Today's Best Vector Database

Feb 1, 2024

Mike Depinet

There are lots of vector database solutions on the market, from Postgres extensions like pgvector to standalone open-source options like Weaviate to black-box hosted options like Pinecone. This blog post pits several of these head-to-head to explain why Fixie migrated from the very popular Pinecone vector database to a relative newcomer.


Vector Databases and RAG

As large language models (LLMs) took the world by storm in 2023, retrieval augmented generation (RAG) quickly became a best practice for making models much more likely to generate true information (that is, to avoid “hallucination” in popular parlance). The key element of effective RAG is rapidly identifying which bits of text from a large body of human-approved sources should be added to the model’s context window to best ground the result. Often this works by determining the semantic similarity between a user’s query and all the bits of text we have available to choose from.

In years past, we might construct some notion of semantic similarity (i.e. relevance) based on keyword matching, but these days we can do much better. At risk of oversimplifying, LLMs give us a way to transform text into a vector through a process called embedding. Cohere published a nice intro to embedding for the curious, but the key idea is that because LLMs are pretty good at understanding text, they’ll create similar vectors for text with similar meanings (semantics). This provides us a more general definition of semantic similarity - two bits of text are semantically similar when the vectors produced for them by an LLM are close together (where “close together” refers to cosine similarity for our purposes). When searching over a large document set (a corpus), we still need to do tons of these comparisons quickly though and that’s where a vector database (VDB) comes in.

Prior to serving user requests, we identify all the bits of text from the corpus we might want to shove in our LLM’s context window and turn those into vectors. We store these in a VDB and create an index so that when a query comes in, we can quickly embed it and retrieve the nearest vectors to figure out which information to surface.

If you’d like to see a working example, you can use Fixie to ingest a public website or upload your own documents and then answer questions about the content.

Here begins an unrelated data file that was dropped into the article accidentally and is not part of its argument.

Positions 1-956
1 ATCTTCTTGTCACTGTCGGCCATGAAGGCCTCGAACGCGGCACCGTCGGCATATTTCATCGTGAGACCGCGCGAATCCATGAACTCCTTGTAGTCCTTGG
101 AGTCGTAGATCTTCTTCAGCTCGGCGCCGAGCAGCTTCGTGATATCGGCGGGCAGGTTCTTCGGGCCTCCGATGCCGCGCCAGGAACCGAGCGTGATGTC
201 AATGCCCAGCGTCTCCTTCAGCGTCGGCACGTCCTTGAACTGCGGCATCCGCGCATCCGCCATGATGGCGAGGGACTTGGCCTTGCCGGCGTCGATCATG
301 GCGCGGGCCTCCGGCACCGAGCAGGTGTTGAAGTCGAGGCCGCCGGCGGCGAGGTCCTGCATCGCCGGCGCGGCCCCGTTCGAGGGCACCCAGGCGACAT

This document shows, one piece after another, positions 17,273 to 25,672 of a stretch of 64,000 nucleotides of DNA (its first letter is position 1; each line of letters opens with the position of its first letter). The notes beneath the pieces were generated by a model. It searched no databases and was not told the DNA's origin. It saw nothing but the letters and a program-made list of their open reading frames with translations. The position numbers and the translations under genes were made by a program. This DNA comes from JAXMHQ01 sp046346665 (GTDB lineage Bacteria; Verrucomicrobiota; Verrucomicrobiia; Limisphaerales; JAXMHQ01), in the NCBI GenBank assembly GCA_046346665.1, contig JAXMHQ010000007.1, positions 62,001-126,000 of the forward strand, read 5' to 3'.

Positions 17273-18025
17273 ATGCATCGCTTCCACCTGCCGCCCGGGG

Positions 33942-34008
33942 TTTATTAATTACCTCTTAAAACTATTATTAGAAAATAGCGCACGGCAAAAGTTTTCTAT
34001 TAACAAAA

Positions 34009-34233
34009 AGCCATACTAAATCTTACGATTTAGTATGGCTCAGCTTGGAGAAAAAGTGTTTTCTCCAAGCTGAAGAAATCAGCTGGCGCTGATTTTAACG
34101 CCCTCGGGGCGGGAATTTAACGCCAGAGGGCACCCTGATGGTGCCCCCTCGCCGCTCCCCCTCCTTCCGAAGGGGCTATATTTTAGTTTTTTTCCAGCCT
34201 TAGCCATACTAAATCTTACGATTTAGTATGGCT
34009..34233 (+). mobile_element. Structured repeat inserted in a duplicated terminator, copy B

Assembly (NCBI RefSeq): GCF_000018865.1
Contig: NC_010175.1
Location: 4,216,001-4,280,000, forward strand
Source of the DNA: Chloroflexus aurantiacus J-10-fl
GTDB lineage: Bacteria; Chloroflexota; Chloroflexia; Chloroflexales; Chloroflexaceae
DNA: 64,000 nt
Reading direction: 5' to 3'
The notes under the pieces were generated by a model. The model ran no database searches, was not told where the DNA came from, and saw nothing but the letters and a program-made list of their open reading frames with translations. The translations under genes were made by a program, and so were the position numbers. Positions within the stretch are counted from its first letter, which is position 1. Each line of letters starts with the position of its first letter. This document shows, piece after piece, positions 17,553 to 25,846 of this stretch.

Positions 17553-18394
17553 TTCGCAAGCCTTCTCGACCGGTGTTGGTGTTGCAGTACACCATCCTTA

Fixie History and Motivation

Like many early-stage AI startups in 2023, Fixie started off using LangChain. At the time, Pinecone had an easy integration route and provided the leading edge in terms of quality and latency. While other options also existed, Pinecone seemed like the path of least resistance. However, as we started to scale up and push past demo implementations it was clear that LangChain was holding us back (see footnote 1). Ultimately we built our own corpus service to provide the scale and speed we wanted when searching thousands of documents, all the while living with Pinecone.

Our corpus service turned out to be fairly popular and as usage grew we had to add more “pods” (read “servers”) to our Pinecone instance several times. Unfortunately as we approached the end of 2023, we were approaching the maximum capacity of a Pinecone instance - adding more pods was no longer an option. 😨 This forced us to consider alternatives.

Let the Games Begin!

Given our position and where we add value, we wanted a VDB that was going to provide the scale, latency, and accuracy we’ll need well into the future. And of course we didn’t want to pay more than necessary for it!

We considered 8 alternatives, which this blog pits head-to-head for your entertainment (see footnote 2). This could be a 64 competitor bracket at this point (see e.g. this list) but we narrowed it down to 8 we thought were promising for us to investigate. If you’re interested in a full March Madness blog or have other competitors you’d like to see compared, let us know!

Quarter Finals

Let’s meet our competitors and start to narrow the field!

Xata versus Weaviate

Xata is a serverless, hosted database platform with a rich feature set. We only evaluated the offering as a VDB, but it’d likely be a stronger competitor for someone who also needed a relational database.